Born: July, 1975 Primary Instrument: Drums
Watkins, who has three brothers and four sisters, was born in Chicago on July 26, 1975. His interest in music was sparked at around age three when he first saw his father playing drums at a local Apostolic Overcoming Holy Church of God. Prior to devoting himself to religion, Alious C. Watkins Jr.
had played trap drums and other percussion instruments with the Pharaohs, a now-legendary jazz-funk group in which Earth, Wind & Fire leader Maurice White had been the original drummer, and he also backed the Dells on local engagements. His dad’s drumming led Kobie and his brothers to bang on pots and pans around the house. Kobie took up trumpet in fourth grade, played it in the jazz band while attending Orr High School, and later used it in his work as an elementary school music teacher in Joliet, Illinois, where he also played oboe, flute, clarinet, trombone, tuba, and French horn in order to demonstrate them to his fourth- and fifth-grade students.
Alious bought a toy drum set for Kobie when he was nine and a real one when he was 12. Kobie shared the set with his younger brother Asa (who remains active as a drummer in Los Angeles), and they began playing it in church, where their father had become pastor. The lessons learned from playing for a Pentecostal church choir continue to inform Kobie’s playing. “The intuitive part that goes with gospel drumming is making sure your eyes and ears are in tune with whatever’s happening in front of you,” Watkins explains. “Those are probably the most important things that I have learned with music in general, especially in jazz. When people tell me that jazz is all you need, I’m, like, wow!
“A lot of times with gospel music, it had to be in the moment. You had to be there spiritually and musically. That was probably the hardest musical experience I feel I’ve ever had, especially as a kid. If you don’t play correctly, they will put you off the drums right in mid-song. They will point to someone else and tell them to get on the drums. It’s happened to me. If the shout beat is not right, they’ll throw you off. It’s one of the most devastating things that can happen to you as a kid, but you also learn and your skin toughens. It’s worse than being out in the jazz community, or being out in the world anywhere, because at least they give you a better chance.”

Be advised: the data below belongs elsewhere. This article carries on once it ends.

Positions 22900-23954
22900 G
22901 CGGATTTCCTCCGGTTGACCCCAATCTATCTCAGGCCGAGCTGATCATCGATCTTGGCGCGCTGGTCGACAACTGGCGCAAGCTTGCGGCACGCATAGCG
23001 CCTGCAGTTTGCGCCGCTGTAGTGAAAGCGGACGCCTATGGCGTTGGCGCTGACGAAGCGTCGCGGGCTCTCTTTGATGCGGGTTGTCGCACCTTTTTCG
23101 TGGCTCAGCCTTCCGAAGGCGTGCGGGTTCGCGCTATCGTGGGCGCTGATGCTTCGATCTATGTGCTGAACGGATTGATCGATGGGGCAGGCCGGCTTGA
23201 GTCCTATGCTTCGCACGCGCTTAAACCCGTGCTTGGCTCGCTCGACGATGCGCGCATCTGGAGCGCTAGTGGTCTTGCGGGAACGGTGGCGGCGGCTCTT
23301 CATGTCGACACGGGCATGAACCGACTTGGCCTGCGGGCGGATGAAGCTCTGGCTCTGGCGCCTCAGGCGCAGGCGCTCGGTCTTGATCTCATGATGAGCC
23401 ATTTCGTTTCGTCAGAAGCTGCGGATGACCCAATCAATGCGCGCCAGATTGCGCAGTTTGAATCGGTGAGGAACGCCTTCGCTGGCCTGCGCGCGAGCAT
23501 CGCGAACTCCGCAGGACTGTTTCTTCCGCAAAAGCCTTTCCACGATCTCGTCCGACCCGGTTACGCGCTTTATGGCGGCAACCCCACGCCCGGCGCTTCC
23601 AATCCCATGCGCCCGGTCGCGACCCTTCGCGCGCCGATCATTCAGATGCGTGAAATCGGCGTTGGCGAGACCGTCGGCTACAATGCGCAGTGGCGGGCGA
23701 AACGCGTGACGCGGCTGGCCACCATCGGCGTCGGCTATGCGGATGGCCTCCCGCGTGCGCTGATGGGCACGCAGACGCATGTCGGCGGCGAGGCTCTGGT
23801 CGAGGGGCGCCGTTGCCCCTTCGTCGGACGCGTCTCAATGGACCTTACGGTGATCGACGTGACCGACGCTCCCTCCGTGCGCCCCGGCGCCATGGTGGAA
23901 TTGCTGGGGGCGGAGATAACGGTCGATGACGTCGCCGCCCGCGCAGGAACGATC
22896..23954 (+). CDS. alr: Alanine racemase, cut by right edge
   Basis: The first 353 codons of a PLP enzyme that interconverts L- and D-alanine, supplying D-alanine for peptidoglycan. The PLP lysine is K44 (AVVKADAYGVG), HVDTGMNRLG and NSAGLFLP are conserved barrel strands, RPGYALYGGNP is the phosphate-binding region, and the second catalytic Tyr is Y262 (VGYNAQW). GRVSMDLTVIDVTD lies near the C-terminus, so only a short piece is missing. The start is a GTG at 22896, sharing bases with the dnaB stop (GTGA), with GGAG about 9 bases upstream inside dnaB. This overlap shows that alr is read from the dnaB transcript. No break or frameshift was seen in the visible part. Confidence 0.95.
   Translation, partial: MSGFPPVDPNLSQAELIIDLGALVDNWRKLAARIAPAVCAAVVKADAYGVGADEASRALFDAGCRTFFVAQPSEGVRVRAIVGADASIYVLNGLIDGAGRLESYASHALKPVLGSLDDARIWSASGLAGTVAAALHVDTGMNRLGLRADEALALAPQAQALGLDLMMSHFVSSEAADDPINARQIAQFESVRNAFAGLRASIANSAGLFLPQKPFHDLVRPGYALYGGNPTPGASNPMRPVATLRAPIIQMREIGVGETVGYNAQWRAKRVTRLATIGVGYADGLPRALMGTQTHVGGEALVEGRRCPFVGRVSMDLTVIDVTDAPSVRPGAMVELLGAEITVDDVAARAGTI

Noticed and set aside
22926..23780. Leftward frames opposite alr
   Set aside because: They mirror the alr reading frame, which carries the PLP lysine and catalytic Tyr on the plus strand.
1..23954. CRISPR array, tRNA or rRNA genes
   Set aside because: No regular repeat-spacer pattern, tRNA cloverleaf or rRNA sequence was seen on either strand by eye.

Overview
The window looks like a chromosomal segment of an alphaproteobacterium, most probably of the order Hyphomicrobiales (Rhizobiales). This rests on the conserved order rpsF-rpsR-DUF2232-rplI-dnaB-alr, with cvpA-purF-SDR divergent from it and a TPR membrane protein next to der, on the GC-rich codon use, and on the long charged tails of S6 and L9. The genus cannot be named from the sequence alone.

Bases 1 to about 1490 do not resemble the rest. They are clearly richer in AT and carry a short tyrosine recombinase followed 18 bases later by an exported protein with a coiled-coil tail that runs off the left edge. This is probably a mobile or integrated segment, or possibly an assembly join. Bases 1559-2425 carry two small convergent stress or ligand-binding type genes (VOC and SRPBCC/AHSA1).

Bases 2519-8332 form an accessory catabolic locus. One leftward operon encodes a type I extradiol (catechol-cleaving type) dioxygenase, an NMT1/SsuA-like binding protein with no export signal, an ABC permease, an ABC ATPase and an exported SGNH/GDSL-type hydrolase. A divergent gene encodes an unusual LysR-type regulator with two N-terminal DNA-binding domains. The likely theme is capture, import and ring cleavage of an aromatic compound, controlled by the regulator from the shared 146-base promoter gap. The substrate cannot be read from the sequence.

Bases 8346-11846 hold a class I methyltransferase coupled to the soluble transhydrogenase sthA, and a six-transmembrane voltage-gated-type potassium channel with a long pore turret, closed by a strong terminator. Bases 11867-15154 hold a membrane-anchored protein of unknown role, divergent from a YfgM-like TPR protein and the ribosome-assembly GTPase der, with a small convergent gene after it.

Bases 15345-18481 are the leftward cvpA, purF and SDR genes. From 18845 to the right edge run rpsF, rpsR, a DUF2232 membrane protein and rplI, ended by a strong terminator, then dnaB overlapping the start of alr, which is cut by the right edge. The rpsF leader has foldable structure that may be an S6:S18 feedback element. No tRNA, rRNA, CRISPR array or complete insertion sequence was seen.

Watkins’s early heroes were all professional gospel drummers: Dana David with the Winans, Michael Williams with Commissioned, Joel Smith with the Hawkins family, and Kevin Brunson with the Thompson Community Choir. He also cites Chicago gospel, blues, and jazz drummer Kenny Coleman as an early favorite. It wasn’t until Watkins was in high school that he started listening to Buddy Rich, Art Blakey, Dave Weckl, Dennis Chambers, and other jazz drummers. Watkins played his first professional engagement in 1997 with pianist Bethany Pickens and went on to play and record with her, her father Willie Pickens, trumpeter Orbert Davis, saxophonist Jarrard Harris, pianist Ryan Cohan, guitarist Bobby Broom, and other Chicagoans. Watkins also played reggae with James Cameron and the Sunshine Festival, gospel music with Kim Burrell, and R&B and neo-soul with Julie Dexter, Kendra Ross, and Javier. He balanced his gigs, which averaged three nights per week, with his studies at Vandercook College of Music (from which he earned a B.A. in music education in 1999), his three years as a elementary school music teacher, and his graduate studies at Northwestern University (from which he earned an M.A. in jazz pedagogy in 2003). He has also taught at Chicago State University, the Thelonious Monk Institute, and Christian Teen Camp in Lake Geneva, Wisconsin.
Recommended to Sonny Rollins by Bobby Broom, Watkins auditioned for the legendary saxophonist in February 2006 while in New York City attending a conference of the International Association of Jazz Educators. Besides Rollins, the musicians at the audition were trombonist Clifton Anderson and bassist Bob Cranshaw.
Watkins arrived an hour and a half early to the audition. “I was somewhat nervous and somewhat curious,” he recalls. “Once we started, there was no tension from anyone. Everyone was just playing like we had been playing for awhile. It was a very comfortable situation. “Bob Cranshaw got off his stool and gave me a big hug. And then Sonny took me out into the hall and talked to me. He said I should work on the calypso and listen to his recordings. He said, ‘Keep thinking about the music.’ That was really inspirational. He was like, ‘I will be calling you.’ It seemed as if he was saying, ‘Wait by the phone.’”
The phone rang more than a half year later, and Rollins hired Watkins for two engagements in November 2006. There were a few more dates in 2007, until Rollins let him go in July of that year. “I didn’t leave on bad terms,” the drummer says. “It was like a musical decision he was making. He was able to explain what he was looking for.”
Then, in 2008, Watkins got “the call,” as he puts it, and he’s been Rollins’s regular drummer ever since. “It is very intense, very energetic,” he says of playing with Rollins. “You have to have a lot of energy. You should always come prepared to listen. You have to come in with intense, focused energy all the time. That way he knows that you’re on board.”
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